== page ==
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ITI-UPV machine translation system for IWSLT 2010
Guillem Gascó | Vicent Alabau | Jesús-Andrés Ferrer | Jesús González-Rubio | Martha-Alicia Rocha | Germán Sanchis-Trilles | Francisco Casacuberta | Jorge González | Joan-Andreu Sánchez
Proceedings of the 7th International Workshop on Spoken Language Translation: Evaluation Campaign

This paper presents the submissions of the PRHLT group for the evaluation campaign of the International Workshop on Spoken Language Translation. We focus on the development of reliable translation systems between syntactically different languages (DIALOG task) and on the efficient training of SMT models in resource-rich scenarios (TALK task).

2009

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Statistical Post-Editing of a Rule-Based Machine Translation System
Antonio-L. Lagarda | Vicent Alabau | Francisco Casacuberta | Roberto Silva | Enrique Díaz-de-Liaño
Proceedings of Human Language Technologies: The 2009 Annual Conference of the North American Chapter of the Association for Computational Linguistics, Companion Volume: Short Papers

2008

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Evaluation of several Maximum Likelihood Linear Regression Variants for Language Adaptation
Míriam Luján | Carlos D. Martínez | Vicent Alabau
Proceedings of the Sixth International Conference on Language Resources and Evaluation (LREC'08)

Multilingual Automatic Speech Recognition (ASR) systems are of great interest in multilingual environments. We studied the case of the Comunitat Valenciana where the two official languages are Spanish and Valencian. These two languages share most of their phonemes, and their syntax and vocabulary are also quite similar since they have influenced each other for many years. We constructed a system, and trained its acoustic models with a small corpus of Spanish and Valencian, which has produced poor results due to the lack of data. Adaptation techniques can be used to adapt acoustic models that are trained with a large corpus of a language inr order to obtain acoustic models for a phonetically similar language. This process is known as language adaptation. The Maximum Likelihood Linear Regression (MLLR) technique has commonly been used in speaker adaptation; however we have used MLLR in language adaptation. We compared several MLLR variants (mean square, diagonal matrix and full matrix) for language adaptation in order to choose the best alternative for our system.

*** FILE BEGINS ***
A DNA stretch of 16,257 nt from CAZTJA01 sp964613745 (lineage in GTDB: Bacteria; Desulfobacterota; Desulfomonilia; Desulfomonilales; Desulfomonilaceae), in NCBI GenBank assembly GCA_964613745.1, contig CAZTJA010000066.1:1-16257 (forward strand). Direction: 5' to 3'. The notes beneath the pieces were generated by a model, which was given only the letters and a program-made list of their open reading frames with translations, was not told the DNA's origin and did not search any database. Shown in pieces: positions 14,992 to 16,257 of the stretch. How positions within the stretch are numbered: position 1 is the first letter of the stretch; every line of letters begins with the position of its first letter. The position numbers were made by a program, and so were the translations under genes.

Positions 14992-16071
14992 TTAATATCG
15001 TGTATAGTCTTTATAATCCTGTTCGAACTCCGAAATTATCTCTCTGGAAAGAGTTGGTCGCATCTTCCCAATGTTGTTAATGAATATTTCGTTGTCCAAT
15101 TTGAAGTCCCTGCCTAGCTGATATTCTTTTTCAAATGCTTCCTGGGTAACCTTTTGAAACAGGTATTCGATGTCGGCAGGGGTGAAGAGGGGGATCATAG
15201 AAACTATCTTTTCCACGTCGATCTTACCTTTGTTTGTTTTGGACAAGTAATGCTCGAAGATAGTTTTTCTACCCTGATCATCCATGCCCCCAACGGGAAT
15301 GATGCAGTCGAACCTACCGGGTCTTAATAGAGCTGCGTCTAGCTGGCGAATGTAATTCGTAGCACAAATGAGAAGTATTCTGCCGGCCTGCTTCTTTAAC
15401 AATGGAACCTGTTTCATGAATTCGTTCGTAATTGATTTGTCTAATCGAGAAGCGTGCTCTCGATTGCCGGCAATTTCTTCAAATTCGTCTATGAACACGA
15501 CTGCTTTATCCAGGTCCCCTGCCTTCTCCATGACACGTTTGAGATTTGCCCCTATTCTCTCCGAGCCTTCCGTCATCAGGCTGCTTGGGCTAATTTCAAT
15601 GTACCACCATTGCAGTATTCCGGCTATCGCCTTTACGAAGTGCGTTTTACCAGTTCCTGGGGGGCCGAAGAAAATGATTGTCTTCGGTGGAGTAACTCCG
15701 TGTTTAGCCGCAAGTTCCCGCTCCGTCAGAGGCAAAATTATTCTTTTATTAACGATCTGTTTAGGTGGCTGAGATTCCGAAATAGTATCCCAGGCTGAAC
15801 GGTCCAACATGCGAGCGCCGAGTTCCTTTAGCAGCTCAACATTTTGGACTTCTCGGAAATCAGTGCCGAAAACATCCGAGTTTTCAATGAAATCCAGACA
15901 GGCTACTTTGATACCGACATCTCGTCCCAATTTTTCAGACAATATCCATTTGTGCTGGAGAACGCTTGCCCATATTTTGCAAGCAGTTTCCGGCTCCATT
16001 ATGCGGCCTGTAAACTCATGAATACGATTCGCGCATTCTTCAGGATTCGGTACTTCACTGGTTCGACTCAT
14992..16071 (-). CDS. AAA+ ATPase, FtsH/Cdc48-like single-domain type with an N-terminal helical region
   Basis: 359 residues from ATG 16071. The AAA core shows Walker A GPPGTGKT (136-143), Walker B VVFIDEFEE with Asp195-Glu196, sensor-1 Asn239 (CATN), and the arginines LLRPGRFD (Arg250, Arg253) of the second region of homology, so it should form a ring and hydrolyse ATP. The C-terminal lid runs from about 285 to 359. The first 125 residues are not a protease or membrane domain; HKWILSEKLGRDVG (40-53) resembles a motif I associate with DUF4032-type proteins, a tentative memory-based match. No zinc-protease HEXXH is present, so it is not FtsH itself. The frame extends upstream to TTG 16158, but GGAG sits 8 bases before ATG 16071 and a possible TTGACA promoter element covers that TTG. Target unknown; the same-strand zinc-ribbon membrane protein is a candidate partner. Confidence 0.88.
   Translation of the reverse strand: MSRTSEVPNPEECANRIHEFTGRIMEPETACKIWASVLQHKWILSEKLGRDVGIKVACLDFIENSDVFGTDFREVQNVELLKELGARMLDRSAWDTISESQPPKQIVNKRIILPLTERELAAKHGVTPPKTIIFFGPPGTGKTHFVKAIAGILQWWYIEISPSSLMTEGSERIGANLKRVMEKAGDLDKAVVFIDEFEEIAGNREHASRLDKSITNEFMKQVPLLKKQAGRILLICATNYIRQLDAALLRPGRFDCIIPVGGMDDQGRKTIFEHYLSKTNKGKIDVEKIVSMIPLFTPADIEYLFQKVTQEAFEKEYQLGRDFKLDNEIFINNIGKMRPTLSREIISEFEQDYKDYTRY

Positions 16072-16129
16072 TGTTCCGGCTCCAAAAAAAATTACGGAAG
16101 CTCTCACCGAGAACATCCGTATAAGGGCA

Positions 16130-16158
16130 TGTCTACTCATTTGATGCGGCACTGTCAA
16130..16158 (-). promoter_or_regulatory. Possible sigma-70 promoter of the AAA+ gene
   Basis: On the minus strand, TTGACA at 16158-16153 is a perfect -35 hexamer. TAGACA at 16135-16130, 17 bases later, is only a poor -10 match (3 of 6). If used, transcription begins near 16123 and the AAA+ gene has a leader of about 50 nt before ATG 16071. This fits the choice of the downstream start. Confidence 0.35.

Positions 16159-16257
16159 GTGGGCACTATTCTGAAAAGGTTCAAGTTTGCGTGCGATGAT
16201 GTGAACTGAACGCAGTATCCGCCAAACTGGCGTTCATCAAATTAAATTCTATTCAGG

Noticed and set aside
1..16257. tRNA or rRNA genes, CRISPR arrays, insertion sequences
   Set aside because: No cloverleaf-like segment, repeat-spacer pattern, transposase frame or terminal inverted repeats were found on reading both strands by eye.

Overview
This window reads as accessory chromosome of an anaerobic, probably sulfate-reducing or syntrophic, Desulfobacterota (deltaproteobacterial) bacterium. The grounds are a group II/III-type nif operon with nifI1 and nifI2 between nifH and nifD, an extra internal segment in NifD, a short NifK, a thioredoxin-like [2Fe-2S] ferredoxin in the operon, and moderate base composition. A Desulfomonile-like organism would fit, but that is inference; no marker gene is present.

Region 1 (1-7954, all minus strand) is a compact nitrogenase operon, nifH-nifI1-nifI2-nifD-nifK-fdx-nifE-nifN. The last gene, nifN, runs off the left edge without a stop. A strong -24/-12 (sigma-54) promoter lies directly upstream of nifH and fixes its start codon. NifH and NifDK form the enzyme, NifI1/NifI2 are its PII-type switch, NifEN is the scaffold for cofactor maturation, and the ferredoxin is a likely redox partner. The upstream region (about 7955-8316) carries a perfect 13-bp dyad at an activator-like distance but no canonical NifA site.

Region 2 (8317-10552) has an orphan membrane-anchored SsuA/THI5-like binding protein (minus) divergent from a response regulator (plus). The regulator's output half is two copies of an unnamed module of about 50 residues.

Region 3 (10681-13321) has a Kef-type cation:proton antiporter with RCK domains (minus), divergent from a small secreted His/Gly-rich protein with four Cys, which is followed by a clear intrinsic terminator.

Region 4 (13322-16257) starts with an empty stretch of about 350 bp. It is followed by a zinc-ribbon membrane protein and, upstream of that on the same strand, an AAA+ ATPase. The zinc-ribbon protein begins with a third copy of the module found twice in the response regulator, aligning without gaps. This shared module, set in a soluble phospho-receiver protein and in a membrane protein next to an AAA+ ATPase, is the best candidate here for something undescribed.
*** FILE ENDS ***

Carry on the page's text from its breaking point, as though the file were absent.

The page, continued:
2007

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Using word posterior probabilities in lattice translation
Vicente Alabau | Alberto Sanchis | Francisco Casacuberta
Proceedings of the Fourth International Workshop on Spoken Language Translation

In this paper we describe the statistical machine translation system developed at ITI/UPV, which aims especially at speech recognition and statistical machine translation integration, for the evaluation campaign of the International Workshop on Spoken Language Translation (2007). The system we have developed takes advantage of an improved word lattice representation that uses word posterior probabilities. These word posterior probabilities are then added as a feature to a log-linear model. This model includes a stochastic finite-state transducer which allows an easy lattice integration. Furthermore, it provides a statistical phrase-based reordering model that is able to perform local reorderings of the output. We have tested this model on the Italian-English corpus, for clean text, 1-best ASR and lattice ASR inputs. The results and conclusions of such experiments are reported at the end of this paper.

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Improving speech-to-speech translation using word posterior probabilities
Vicente Alabau | Alberto Sanchis | Francisco Casacuberta
Proceedings of Machine Translation Summit XI: Papers

2006

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Bilingual speech corpus in two phonetically similar languages
Vicente Alabau | Carlos D. Martínez
Proceedings of the Fifth International Conference on Language Resources and Evaluation (LREC’06)

As Speech Recognition Systems improve, they become suitable for facingnew problems. Multilingual speech recognition is one such problems.In the present work, the case of the Comunitat Valenciana multilingual environment is studied.The official languages in the Comunitat Valenciana (Spanish and Valencian) share most of their acoustic units, and their vocabularies and syntax are quite similar.They have influenced each other for many years.A small corpus on an Information System task was developed for experimentationpurposes.This choice will make it possible to develop a working prototype in the future,and it is simple enough to build semi-automatic language models.The design of the acoustic corpus is discussed, showing that all combinations of accents have been studied (native, non-native speakers, male, female, etc.).